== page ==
The Broken Oak Duet have been pummeling ear drums with their massively loud yet precise sound for quite a few years now, and the band is captured perfectly in their element on their debut full-length album Terrain. The band wastes no time in getting your attention and the opening track ‘Hello World’ sounds like something you’d hear coming out of a band like Lightning Bolt. The track leads perfectly into ‘Roger the Optometrist’ which is when the band really kicks things in high gear and set the tone for this album of two-piece instrumental math-rock. The Broken Oak Duet’s overall sound can best described of maybe what Shellac would sound like if it only consisted of the rhythm section of Todd Trainer and Bob Weston, but with more pedals and looping.
The track ‘March’ goes on a few twists and turns, at points sounding reminiscent of Battles or Gallops terrain, and then at about mid-way through the song switches riff on a dime and takes a direction more akin with mid-2000’s Don Caballero mixed with Hella. There are a lot of different 90’s and 2000’s math-rock influences that seem to percolate throughout the album and weave in and out of each song. Another thing that also is consistent throughout the album is the songs are short, direct, and driving. Terrain is 100% fat-free as Thomas Morgan and Howard Kenny cut the fat in their song-writing and don’t bother writing songs that have any meandering dynamic build-ups that are dime a dozen for post-rock bands the world over, instead each song is riff after riff after riff like the waves of an angry sea continually beating down the sea shore. The onslaught of angular riffs and driving drums works on so many levels and Morgan and Kenny keep it fresh and even with having a formula their approach to song-crafting keeps Terrain interesting from beginning to end. This is an album worth taking the time to listen to in a single sitting.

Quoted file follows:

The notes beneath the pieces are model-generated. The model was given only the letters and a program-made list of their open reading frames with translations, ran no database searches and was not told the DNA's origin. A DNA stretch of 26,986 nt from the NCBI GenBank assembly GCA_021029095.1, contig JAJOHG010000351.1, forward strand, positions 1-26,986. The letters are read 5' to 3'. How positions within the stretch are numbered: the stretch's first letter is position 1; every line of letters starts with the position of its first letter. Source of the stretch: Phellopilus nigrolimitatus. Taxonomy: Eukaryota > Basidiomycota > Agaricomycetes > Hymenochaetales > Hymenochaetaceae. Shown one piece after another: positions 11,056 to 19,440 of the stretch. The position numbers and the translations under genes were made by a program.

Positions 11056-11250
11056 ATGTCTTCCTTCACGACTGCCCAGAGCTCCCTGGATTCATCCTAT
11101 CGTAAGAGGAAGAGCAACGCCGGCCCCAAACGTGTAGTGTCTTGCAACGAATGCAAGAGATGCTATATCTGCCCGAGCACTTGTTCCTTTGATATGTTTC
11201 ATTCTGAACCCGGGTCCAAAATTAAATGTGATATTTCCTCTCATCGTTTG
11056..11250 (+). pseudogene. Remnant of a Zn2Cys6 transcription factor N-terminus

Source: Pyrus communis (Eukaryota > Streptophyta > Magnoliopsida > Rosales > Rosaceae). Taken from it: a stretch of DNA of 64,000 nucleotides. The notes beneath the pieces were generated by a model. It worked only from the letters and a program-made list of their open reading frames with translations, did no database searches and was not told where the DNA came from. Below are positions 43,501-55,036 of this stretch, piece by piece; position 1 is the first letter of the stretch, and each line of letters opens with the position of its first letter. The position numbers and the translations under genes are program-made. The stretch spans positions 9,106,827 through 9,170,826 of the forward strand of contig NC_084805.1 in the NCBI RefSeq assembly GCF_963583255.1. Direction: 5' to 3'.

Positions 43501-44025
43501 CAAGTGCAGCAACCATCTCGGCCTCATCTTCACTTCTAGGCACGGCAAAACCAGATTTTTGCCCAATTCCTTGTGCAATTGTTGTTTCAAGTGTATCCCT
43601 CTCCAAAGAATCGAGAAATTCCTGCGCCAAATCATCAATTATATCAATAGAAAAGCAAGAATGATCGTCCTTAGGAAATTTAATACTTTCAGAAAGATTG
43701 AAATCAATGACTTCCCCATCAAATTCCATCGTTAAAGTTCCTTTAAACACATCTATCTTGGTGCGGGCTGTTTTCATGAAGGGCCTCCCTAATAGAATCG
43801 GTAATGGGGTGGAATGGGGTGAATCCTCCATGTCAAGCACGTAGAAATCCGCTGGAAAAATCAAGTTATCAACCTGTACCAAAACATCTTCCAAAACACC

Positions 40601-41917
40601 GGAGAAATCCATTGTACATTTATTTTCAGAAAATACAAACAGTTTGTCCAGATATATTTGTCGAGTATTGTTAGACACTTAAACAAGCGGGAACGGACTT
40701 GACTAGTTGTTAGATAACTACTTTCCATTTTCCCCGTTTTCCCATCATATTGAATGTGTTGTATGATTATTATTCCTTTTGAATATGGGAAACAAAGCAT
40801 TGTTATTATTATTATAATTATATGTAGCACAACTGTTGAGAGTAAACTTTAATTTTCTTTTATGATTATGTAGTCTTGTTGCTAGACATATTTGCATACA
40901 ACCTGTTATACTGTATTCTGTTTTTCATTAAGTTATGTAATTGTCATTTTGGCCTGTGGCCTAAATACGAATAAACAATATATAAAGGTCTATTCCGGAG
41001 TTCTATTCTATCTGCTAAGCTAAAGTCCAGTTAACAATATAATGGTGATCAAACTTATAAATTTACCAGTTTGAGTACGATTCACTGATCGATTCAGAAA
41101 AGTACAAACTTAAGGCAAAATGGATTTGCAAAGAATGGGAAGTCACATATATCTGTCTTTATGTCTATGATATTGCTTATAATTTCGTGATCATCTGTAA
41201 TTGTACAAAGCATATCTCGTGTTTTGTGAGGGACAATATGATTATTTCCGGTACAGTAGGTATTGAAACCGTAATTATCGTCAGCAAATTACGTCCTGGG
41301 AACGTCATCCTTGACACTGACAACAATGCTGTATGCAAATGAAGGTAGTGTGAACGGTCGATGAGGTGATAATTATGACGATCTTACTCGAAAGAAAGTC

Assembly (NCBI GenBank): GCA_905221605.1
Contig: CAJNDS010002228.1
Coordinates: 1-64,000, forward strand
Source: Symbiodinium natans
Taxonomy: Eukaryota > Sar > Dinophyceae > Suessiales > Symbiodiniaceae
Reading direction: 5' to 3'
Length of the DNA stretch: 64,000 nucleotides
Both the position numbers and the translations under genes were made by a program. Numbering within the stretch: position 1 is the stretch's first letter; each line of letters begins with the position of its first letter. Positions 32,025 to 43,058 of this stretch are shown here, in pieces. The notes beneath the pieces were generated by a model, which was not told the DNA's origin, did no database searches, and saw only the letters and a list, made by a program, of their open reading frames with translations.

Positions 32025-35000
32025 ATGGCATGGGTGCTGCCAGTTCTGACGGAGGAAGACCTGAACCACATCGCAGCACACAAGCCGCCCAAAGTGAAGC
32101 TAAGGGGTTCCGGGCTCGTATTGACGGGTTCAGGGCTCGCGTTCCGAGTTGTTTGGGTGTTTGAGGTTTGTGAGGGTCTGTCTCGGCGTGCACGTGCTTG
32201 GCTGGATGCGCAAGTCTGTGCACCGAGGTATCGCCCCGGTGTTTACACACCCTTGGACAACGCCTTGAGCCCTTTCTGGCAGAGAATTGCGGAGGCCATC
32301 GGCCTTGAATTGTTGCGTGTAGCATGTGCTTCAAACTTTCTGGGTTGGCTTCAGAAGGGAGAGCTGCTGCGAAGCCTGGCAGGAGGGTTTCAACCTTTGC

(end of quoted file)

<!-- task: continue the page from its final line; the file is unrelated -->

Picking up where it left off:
Terrain was well worth the wait, and The Broken Oak Duet show they are one of the better instrumental duos playing contemporary math-rock.
Two-piece, noise rock, experimental, math rock, instrumental